Alexander and family visit the Yucatan on an archaeological search.
Afternoon of May 25, 1999; the skies above Mexico City
"OH MY GOD, oh my God, oh my GOD, this is gonna be so cool!" Alexander bounced and danced in his seat, his seatbelt scarcely stopping him from jumping up and down.
Jessica, who was sitting next to him in the plane, chuckled at his enthusiasm, shaking her head. "This is your first time scuba-diving. You ready?"
"Pfft. Ready is my middle name. Like, I'm Alexander Shay Ready Bhaduri."
"Check my birth certificate."
"What birth certificate?" Jessica giggled.
"No, really, we found you lying in a ditch on the side of the road. The vet figured you didn't have rabies, so we ended up keeping you."
Alexander stuck a tongue out at his older sister, too excited to give a rebuttal to her teasing. This was going to be a great day.
Some time ago, Dr. Itzel Luna Kan, a Mexican archaeologist working in the Yucatan peninsula, found an obsidian bottle in a cave, an old sheet of paper inside. That piece of paper turned out to be a treasure map, written in Maya script, to a chest of Maya treasure off the coast of Tulum. Dr. Luna Kan and her colleagues, many of whom either studied the Maya Empire or were descendants of Mayas, started an expedition to find the treasure.
When Mr. Bhaduri and Mrs. Bhaduri got the call asking if they wanted to help two days ago, they practically danced a jig before (happily) screeching at their two children to pack as fast as possible. Not that Alexander minded. In a few hours, Alexander would be hundreds of feet underwater, among sharks and stingrays and every other kind of sea creature, looking for long-lost jade, gold, and silver. Not only would he have the chance to finally go deep-sea swimming, he would have a part in uncovering a piece of history. He'd be a hero, another step further on becoming a real adventurer!
Then, internally, he shook his head. They weren't about to uncover some gold cup or necklace that belonged to a long-dead people. They were about to uncover a piece of a culture that still existed: millions of Maya people lived across Latin America.
Plus, the map which Dr. Luna Kan found vaguely mentioned several jade pieces. Alexander knew that the Mayas believed that jade was a sacred object, placing jade beads in the mouth of the dead. Regardless of his own beliefs, it would be wrong to treat discovering these people's culture--in fact, anyone's culture--as a notch on his belt on his personal quest to become a great adventurer.
He was still excited about the prospect of scuba-diving and he hoped the team would discover the treasure. But he knew this trip wasn't about him. He was there because he and his family had been invited to help, and for no other reason. Thus, he would be as respectful and helpful as possible.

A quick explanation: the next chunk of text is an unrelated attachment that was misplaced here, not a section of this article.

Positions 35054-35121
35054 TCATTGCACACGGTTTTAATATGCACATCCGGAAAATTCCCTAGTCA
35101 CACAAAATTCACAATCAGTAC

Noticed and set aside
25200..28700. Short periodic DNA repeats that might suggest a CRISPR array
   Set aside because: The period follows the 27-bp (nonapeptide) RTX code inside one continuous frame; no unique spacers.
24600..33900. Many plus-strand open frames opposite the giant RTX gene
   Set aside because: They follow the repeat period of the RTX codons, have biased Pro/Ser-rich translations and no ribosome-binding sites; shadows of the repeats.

Twilight of May 25, 1999; Coast of the Yucat Peninsula, Mexico
SURE ENOUGH, when he finally met Dr. Luna Kan, he--after slipping and tripping thanks to the super slippery sand--shook her hand, smiled warmly and politely introduced himself, "Ma'lob ak'ab. (Good evening). In k'aaba'e Alexander Bhaduri. (My name is Alexander Bhaduri). Bix a beel? (How are you?)"
She smiled, readjusting her glasses with her right hand. "Hach ma'aloob.' (Doing well). Jach ki'mak in wl in wilikech. (Pleased to meet you.)"
Then, in English, she said, "Thank you for coming out to help us."
Nodding, he stepped aside--and again started slipping on said super slippery sand, just stopping himself from swearing up a storm--to let Jessica introduce herself. Again, Dr. Luna-Kan smiled, perhaps mentally snickering slightly watching Jessica slip and slide just like her younger brother as she made her way forwards.
Jessica opened her mouth, letting out a quiet, strangled yelp. Then she started to nibble on the inside of her lip, twiddling her long hair with a finger. Dr. Luna Kan frowned, confused eyes blinking behind round lenses.
Without a word, Alexander darted over to Jessica, kicking mountains of sand with each step, and put his hand on her shoulder. This was a time-tested technique to help Jessica whenever she froze talking to someone. A few moments of rubbing and Jessica stammered out the same stock Maya phrases. Dr. Luna Kan, now understanding, smiled and walked away to greet their parents.
Jessica turned to her younger brother, her eyes a bit misty and her cheeks scarlet.
"You didn't have to do that," she said.
"Hey dude, it's no problem. Seriously."
She sighed, wiping away a tear. "I wish I could just...open my mouth and be normal." Her voice started to crack, and her face began reddening even further. "Like, it's not fair! Y-you can talk to people just fine and you're way younger than me."